OCR Interpretation


The day book. (Chicago, Ill.) 1911-1917, March 23, 1917, NOON EDITION, Image 10

Image and text provided by University of Illinois at Urbana-Champaign Library, Urbana, IL

Persistent link: http://chroniclingamerica.loc.gov/lccn/sn83045487/1917-03-23/ed-1/seq-10/

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SUCCEEDS FUNSTON AS MAJOR
GENERAL IN U. S. ARMY
JEN.HtJNTE Iil66ETT
President Wilson has promoted
Liggett to become major general to
fill a vacancy made by the death of
Gen. Funston. Liggett was briga
dier general in the army since 1913
and has done praiseworthy duty in
the Philippines.
o o
NEUTRALS MAY TRY TO SETTLE
U. S. GERMAN TROUBLES
Washington, March 23. That
neutral nations may renew their pre
vious offers to assist in "straighten
ing out difficulties" between the U. S.
and Germany was suggested at the
state department yesterday.
Several neutral diplomats called
on Sec'y Lansing during the fore
noon, but none claimed to be taking
part in such a move.
When Germany and the United
States broke relations a number of
neutrals then offered their services
to "do anything we can to prevent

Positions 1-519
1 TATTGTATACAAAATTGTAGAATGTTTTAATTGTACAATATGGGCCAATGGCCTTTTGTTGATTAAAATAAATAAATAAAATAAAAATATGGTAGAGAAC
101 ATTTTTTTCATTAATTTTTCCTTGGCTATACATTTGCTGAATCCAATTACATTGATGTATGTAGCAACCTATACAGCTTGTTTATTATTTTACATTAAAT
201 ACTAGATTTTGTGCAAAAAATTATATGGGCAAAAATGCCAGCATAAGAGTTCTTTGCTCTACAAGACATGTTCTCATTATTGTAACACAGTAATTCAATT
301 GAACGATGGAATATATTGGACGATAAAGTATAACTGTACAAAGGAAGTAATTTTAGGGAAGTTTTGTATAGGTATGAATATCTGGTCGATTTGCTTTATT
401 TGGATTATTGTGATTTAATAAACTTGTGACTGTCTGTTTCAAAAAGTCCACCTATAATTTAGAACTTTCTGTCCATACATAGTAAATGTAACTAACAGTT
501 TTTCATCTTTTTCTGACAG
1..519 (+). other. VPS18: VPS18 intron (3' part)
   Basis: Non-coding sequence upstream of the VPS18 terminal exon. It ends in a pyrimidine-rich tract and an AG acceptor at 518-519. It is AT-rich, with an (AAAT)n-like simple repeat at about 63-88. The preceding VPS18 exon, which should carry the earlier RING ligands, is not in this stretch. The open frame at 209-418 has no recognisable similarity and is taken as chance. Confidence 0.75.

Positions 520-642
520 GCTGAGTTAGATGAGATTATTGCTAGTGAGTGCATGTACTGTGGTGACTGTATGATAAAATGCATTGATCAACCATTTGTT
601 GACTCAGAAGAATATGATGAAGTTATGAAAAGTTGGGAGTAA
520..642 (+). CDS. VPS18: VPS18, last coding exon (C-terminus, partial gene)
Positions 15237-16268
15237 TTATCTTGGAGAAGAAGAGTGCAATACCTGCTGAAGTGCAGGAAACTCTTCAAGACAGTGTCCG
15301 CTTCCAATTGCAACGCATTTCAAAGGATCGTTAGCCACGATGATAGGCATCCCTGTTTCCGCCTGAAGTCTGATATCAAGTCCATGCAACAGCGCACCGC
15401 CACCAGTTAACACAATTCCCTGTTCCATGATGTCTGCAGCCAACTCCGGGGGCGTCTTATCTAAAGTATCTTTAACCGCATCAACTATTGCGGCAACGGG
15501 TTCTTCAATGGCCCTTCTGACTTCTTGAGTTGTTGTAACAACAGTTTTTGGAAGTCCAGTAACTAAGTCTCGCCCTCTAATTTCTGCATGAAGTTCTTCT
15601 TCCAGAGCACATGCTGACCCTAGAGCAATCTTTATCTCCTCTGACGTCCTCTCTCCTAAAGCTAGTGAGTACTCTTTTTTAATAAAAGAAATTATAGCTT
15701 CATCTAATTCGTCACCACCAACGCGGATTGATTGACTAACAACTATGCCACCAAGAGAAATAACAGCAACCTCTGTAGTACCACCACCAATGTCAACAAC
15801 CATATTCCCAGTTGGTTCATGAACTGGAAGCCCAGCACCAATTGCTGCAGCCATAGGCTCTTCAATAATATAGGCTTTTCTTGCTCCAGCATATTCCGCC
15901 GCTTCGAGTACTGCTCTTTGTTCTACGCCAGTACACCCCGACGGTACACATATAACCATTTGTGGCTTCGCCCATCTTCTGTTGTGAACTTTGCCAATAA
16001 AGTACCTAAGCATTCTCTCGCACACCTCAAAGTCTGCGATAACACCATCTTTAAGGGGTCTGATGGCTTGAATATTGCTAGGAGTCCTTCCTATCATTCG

trouble."
This country, however, will nego
tiate neither with Germany, directly
nor with her through neutrals, until
the imperial government has with
drawn its U-boat decree and renewed,
its pledges to the United States.
o o
DANIELS SOUNDS CALL FOR
NAVAL RECRUITS NEED 74,500
Washington, March 23. The navy
needs 74,500 men and needs them
now.
Sec'y of the Navy Daniels sound
ed an unofficial call for that number
today in an appeal to the press to
stimulate recruiting.
One of the first requests- on con
gress when the April 2 session be
gins will be that 100,000 men the
navy mximum be authorized as an
increase to the navy.
Recruits are being rushed through
the naval training stations post
haste for immediate duty with the
fleet. The navy department an
nounced today that it has suspended
the requirements for five months'
training for recruits in order to man
the fleets with all possible speed.
BOSTON STORESUED FOR $5,000
FOR ELEVATOR ACCIDENT
It was during the Christmas shop
ping rush in the Boston store. The
shoppers crowded around an'elevator
door. As soon as the door was
opened the car filled. There was a
shriek of pain and terror that star
tled the shoppers that packed every
aisle on the floor.
Chris Ebbole, in court yester
day, filed suit for $5,000 against the
Boston Store. His attorney, L. L.
Bauer, says his hand1, arm and shoul
der were crushed by the heavy doors
of the elevator cage when they were
slammed shut before he was com
pletely in the car on Dec. 18.

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